MG: I was playing rock and roll in a band in Los Angeles called The Tangents when I was a teenager in the ‘60s. British rock flooded the music scene and I grew up with The Beatles, the Rolling Stones, Pyschedelic and Motown music also had a great impact on my writing. However, I guess if I was influenced by any artist it would have to be a combination of folks like Sheryl Crow, John Lennon, Bob Dylan, Bonnie Raitt, Santana, Jackson Brown, Steele Dan, Joni Mitchell, Stevie Wonder, the Funk Brothers, and Frank Zappa.

TGF: On the demo that you sent, I hear everything from straight up jazz, to Latin, to Santana influenced material, as well as pop. First off, is all this your original music? Secondly, how many instruments do you play? And, your voice is very feminine. Have you been taking any vocal instruction?

MG: I write all my own material. I am an ASCAP member and I have my own publishing company, Salsa n Chips. I was signed with Elektra Records when I was 19 years old. Currently, I am an unsigned artist.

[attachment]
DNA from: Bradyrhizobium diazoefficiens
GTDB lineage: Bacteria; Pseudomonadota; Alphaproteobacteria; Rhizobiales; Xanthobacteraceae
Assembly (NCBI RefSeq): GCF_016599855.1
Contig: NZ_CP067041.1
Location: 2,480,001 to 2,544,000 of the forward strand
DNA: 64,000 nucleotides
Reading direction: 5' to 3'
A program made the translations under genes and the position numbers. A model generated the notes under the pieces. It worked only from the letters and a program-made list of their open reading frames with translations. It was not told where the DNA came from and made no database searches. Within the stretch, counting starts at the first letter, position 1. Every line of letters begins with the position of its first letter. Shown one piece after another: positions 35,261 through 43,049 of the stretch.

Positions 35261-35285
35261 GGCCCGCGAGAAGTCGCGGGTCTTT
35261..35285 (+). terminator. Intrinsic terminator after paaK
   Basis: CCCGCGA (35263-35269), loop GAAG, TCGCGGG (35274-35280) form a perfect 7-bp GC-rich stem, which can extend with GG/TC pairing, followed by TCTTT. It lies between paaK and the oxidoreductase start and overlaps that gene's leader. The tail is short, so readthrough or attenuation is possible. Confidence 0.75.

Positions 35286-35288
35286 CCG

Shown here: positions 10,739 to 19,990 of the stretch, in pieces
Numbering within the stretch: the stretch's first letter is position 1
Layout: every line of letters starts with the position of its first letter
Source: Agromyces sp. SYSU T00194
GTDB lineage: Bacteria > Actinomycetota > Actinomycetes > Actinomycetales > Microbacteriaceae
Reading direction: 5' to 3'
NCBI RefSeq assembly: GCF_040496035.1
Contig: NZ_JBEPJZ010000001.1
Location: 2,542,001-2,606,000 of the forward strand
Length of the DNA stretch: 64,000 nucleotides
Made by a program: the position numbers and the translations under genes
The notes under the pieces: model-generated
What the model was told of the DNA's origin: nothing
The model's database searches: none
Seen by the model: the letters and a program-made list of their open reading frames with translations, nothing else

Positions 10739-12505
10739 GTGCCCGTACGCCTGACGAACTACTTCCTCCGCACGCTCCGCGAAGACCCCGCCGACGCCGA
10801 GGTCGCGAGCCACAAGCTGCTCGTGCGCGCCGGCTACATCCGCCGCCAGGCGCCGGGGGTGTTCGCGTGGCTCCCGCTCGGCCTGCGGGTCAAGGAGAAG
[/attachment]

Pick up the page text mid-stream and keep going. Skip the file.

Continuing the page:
I began playing music with a ukelele my folks gave me when I was 9 years old and I played that thing like it was the only instrument in the world until my brother accidentally sat on it. My dad bought my older brother a Spanish guitar and any time he wasn’t using it, devoured the thing, playing it any chance I got. My dad played the saxophone and my mom the piano. Neither of them played professionally. I loved listening to Latin jazz growing up.

My first guitar was a 12 string, a Mexican model and the strings were an inch off the fretboard! The first band I played in, I was the designated singer and I learned how to play the harmonica, rock and blues styles. I began writing and learning how to play the piano in my twenties. I had all my music theory from playing guitar and although the piano is world away from the guitar, I learned how to play by hook and crook on the piano. I took only one lesson, but watched and learned the hard way. It’s by far the most valuable instrument I’ve learned how to play.